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August 14, 2020 3:18 pm  #1


When CHML in The Hammer Was Oldies

I had forgotten that back in the 90's for a time CHML Hamilton was an oldies radio station.  Here is a jingle package from our friends at RadioWest and their site...Anyone know of any airchecks of CHML from this time?  
https://www.radiowest.ca/jingles19/jotd200122chmlc21clo1.mp3
 

Last edited by paterson1 (August 14, 2020 5:36 pm)

 

August 15, 2020 12:08 pm  #2


Re: When CHML in The Hammer Was Oldies

What was CKOC playing then?

 

August 15, 2020 12:54 pm  #3


Re: When CHML in The Hammer Was Oldies

CKOC (Oldies 1150) went oldies February 17 1992 after airing the Top 500 Hits of All Time.  I don't know if there was some cross over with CHML.  They may have been oldies from the late 80's to 1992.  The CHML jingles were from the 1990's.

Even if CHML and CKOC were both oldies or gold it likely wasn't for very long and CHML would never have been music 24/7.  They always had  talk shows, more news and live sports and I don't recall them ever really having a top 40 type of format that pushed music.  They were sort of like Hamilton's version of CFRB but somewhat more contemporary and a little less conservative in their on air style. Maybe closer to a CKEY sound.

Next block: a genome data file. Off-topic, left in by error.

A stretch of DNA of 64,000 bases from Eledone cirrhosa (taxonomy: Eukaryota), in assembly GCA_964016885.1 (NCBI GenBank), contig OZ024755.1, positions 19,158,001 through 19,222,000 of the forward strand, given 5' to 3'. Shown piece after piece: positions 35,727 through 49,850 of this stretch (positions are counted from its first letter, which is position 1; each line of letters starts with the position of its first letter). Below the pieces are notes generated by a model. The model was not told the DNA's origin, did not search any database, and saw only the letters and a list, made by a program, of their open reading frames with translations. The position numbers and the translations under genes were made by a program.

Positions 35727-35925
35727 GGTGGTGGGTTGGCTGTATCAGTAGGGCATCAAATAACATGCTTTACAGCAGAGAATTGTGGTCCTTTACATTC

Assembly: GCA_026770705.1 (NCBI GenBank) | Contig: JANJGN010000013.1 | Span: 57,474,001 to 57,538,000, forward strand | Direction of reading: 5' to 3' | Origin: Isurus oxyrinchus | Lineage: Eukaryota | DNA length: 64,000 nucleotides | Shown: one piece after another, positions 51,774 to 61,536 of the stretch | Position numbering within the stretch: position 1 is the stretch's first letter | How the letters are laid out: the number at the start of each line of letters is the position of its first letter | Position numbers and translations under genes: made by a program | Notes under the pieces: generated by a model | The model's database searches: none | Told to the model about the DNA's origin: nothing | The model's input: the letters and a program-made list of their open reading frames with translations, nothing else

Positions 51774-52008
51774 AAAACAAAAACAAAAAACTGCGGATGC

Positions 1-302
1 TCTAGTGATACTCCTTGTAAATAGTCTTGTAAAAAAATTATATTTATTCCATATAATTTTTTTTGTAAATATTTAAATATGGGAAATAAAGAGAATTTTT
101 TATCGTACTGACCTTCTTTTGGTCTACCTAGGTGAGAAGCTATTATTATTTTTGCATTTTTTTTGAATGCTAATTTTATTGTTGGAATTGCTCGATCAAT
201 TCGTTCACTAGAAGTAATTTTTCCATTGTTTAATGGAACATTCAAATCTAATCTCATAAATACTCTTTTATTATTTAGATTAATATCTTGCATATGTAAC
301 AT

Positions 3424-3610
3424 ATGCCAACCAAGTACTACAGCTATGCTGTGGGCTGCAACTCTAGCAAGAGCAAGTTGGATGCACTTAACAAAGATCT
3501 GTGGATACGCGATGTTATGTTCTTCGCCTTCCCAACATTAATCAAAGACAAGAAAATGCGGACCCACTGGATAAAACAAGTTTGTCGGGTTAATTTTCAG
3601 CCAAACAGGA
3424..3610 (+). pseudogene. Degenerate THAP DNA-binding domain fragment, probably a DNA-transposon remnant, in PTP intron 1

CHML may have veered with less rock for their oldies and played a little more MOR gold. Judging by the sound of the jingles, they don't really have a strong rock and roll sound to them.  Don't recall ML ever playing anything heavy like Led Zepplin or Deep Purple, like CKOC might have played.  

Last edited by paterson1 (August 15, 2020 1:02 pm)

     Thread Starter
 

August 15, 2020 3:23 pm  #4


Re: When CHML in The Hammer Was Oldies

paterson1 wrote:

CHML may have veered with less rock for their oldies and played a little more MOR gold. Judging by the sound of the jingles, they don't really have a strong rock and roll sound to them.  Don't recall ML ever playing anything heavy like Led Zepplin or Deep Purple, like CKOC might have played.  

That was quite true. I worked at CHML during that period and they definitely didn't rock like CKOC did with their oldies format. Led Zeppelin and Deep Purple (unless you want to count Nino Tempo and April Stevens) were definitely not part of the playlist.